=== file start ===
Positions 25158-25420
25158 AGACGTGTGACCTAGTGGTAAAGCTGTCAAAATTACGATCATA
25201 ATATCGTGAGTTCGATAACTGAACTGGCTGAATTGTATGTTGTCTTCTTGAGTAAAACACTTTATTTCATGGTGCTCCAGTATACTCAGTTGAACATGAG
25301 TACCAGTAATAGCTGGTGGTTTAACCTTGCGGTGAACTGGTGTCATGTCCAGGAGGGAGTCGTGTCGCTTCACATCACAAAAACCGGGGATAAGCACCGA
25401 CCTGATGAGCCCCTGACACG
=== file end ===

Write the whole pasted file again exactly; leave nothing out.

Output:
Positions 25158-25420
25158 AGACGTGTGACCTAGTGGTAAAGCTGTCAAAATTACGATCATA
25201 ATATCGTGAGTTCGATAACTGAACTGGCTGAATTGTATGTTGTCTTCTTGAGTAAAACACTTTATTTCATGGTGCTCCAGTATACTCAGTTGAACATGAG
25301 TACCAGTAATAGCTGGTGGTTTAACCTTGCGGTGAACTGGTGTCATGTCCAGGAGGGAGTCGTGTCGCTTCACATCACAAAAACCGGGGATAAGCACCGA
25401 CCTGATGAGCCCCTGACACG